In a statement to ABC News, the U.S. Marshals Service said David "presented a threat to deputy U.S. Marshals" by failing to obey commands to back up and trying to enter the courthouse grounds.
"Based upon the circumstances at the time incident, the deputies believed that the force used was necessary to protect themselves and others from physical harm," reads the statement from U.S. Marshals.
Even Wheeler, the mayor of Portland, has not been immune to the aggressive tactics of federal agents. During a July 23 protest outside the courthouse, Wheeler was among a crowd of protesters who were tear-gassed by federal officers.
"I want to thank the thousands of you who have come out to oppose the Trump administration's occupation of this city," Wheeler told the crowd moments before tear gas was deployed. "The reason this is important is it is not just happening in Portland ... we're on the front line here in Portland."
The violence between protesters and federal agents escalated last weekend, prompting Portland police to once again declare a riot early Sunday when protesters breached the reinforced fence around the federal courthouse. Federal agents guarding the building deployed tear gas on the demonstrators, who officials alleged hurled projectiles and fireworks at the agents.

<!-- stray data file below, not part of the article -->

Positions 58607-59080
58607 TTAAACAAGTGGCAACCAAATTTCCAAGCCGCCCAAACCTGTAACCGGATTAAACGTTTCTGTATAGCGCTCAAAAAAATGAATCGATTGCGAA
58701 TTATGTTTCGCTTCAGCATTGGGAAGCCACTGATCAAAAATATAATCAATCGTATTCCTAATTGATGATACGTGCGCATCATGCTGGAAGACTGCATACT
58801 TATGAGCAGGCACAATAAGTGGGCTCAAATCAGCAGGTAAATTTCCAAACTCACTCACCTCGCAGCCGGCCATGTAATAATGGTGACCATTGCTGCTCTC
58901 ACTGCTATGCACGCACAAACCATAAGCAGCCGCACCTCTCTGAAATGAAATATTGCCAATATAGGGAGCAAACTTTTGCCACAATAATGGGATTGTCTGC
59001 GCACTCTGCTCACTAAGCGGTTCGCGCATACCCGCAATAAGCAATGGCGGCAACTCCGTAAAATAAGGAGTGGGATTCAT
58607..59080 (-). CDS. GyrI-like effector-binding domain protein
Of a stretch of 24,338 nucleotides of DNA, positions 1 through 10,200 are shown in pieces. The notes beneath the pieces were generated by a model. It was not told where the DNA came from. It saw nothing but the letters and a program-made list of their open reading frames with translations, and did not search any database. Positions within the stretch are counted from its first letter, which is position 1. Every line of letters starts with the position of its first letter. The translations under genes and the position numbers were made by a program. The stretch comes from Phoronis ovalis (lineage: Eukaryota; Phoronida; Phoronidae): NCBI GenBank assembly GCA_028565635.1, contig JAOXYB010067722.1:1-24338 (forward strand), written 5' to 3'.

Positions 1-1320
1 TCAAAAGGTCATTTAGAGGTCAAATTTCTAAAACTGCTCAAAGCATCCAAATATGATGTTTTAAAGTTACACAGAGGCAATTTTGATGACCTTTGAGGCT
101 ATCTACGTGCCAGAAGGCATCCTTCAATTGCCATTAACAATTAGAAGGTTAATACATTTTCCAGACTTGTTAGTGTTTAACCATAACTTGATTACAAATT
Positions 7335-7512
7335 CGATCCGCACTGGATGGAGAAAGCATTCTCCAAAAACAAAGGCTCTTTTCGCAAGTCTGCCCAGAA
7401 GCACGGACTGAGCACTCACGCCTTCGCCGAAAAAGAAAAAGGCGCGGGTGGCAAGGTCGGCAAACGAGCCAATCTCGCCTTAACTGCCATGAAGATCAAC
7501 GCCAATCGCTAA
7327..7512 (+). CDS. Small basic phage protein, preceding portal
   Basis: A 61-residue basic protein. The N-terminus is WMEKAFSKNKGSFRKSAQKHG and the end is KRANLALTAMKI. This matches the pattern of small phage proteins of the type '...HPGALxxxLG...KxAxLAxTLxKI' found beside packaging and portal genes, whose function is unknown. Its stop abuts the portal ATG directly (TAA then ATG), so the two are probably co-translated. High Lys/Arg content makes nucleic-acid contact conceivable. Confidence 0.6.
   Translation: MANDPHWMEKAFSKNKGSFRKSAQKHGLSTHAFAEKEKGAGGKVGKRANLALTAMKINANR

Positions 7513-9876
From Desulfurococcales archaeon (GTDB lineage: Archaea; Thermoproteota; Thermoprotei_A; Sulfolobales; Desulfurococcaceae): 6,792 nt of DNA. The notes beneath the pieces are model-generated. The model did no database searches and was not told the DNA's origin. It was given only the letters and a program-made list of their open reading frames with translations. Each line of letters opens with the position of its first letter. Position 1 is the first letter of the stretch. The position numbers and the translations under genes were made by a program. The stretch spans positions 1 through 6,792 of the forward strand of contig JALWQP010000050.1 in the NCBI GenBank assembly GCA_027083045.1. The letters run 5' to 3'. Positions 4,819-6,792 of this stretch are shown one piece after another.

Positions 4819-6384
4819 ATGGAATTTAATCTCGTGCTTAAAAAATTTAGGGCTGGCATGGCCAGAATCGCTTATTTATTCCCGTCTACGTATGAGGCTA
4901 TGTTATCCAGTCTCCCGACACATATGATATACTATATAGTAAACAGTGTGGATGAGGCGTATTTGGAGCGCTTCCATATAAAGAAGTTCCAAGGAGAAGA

Andre Miller, a Black Lives Matter protester who was hit in the head by a tear gas canister during July 21 demonstration, addressed protesters at a rally in Portland on Wednesday night before federal agents deployed tear gas again to disperse the crowd. Miller, with his head bandaged, made a point of putting the focus back on the Black Lives Matter movement.
“I want y’all to make sure that Black Lives Matter is your number one priority,” said Miller. “This is just the beginning.”
ABC News' Kayna Whitworth, Annie Pong and Jenna Harrison contributed to this report.